Anyone who has been tasked with training staff internally will be all too familiar with the constant fear that you might ‘lose’ your audience.
This is perfectly natural; you want people to be engaged and learn, after all, and you certainly don’t want all of the time and effort you’ve put into a session to go to waste.
Here’s five of the most common reasons people become disengaged during training sessions:
The training you’re delivering will be structured and have key areas you need to cover, but that doesn’t mean you have to stick rigidly by it - particularly if your audience has specific requirements.
It’s important to start each session by asking questions of your audience and empathising with them. There’s no such thing as a generic training session - you need to understand what the people in front of you want to get from the session if its to engage them.
In turn, this will help you adjust the delivery of the course content to address specific knowledge gaps and areas of interest (just be careful not to veer too far off course!).
There’s nothing wrong with having some notes to work from as a trainer, but rely too heavily on them and you’ll switch from engaging presenter to monotonous robot.
With experience, you’ll learn to all but abandon notes, but you can give yourself a head start by keeping the leanest of bullet points close by in case you feel the class losing momentum or when an off-piste discussion takes your eye off the ball.
From the moment you start a training session it’s important to demonstrate that the learners will play a highly active role.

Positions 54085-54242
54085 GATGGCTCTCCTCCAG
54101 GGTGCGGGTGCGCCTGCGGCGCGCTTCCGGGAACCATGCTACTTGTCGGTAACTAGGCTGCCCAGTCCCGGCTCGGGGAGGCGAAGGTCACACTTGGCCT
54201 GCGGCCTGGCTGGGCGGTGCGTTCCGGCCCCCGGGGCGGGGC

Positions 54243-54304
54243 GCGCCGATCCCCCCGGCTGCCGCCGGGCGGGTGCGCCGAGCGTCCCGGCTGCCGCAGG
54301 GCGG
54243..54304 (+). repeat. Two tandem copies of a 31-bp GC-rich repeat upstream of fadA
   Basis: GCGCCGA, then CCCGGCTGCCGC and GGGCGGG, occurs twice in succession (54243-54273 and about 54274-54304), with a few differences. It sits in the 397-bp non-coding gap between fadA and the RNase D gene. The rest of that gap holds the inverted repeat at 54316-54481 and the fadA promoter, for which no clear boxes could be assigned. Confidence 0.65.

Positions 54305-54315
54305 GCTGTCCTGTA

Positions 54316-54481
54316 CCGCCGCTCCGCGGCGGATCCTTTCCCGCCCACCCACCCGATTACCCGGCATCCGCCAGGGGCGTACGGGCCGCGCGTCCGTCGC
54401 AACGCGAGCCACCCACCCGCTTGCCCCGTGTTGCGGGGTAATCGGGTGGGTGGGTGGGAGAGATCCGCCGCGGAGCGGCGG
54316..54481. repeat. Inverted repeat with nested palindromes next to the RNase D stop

As the trainer, you’ll need to do a fair amount of the talking, but it’s also vital that you regularly invite questions and prompt those in attendance to finish your sentences or refer to earlier course content. This will aid significantly with information retention and prevent people from falling into smartphone-fiddling boredom.
PowerPoint presentations don’t have to be the death of a training session if they’re used correctly. Rely too heavily on your slides, however, and you’ll all but create your own disinterested audience.
Identify sections in the training programme that would benefit from visual stimulation and create simple slides for that purpose - but go no further. Keep your use of PowerPoint to an absolute minimum and, when it is called upon, turn the screen or projector off once the learners have had time to digest the content.
This is a trap far too many businesses fall into, and it’s so easily avoidable.
One of the reasons you might be losing your audience is because some of them simply don’t need to be there. Depending on job roles and responsibilities, the course content may be irrelevant for certain individuals who have been inadvertently included in a training sessions they don’t need.
To avoid this, make sure you’re involved in the pre-planning of the training. Consider the course content and, if convenient, speak to each suggested attendee before the day itself. Providing you can separate the people who simply don’t want to be there from those who genuinely won’t benefit, you can ensure no time is wasted for anyone.
Keeping people engaged during a training session is a tough skill to develop, but one that will come with practice, patience and our tips above by your side.
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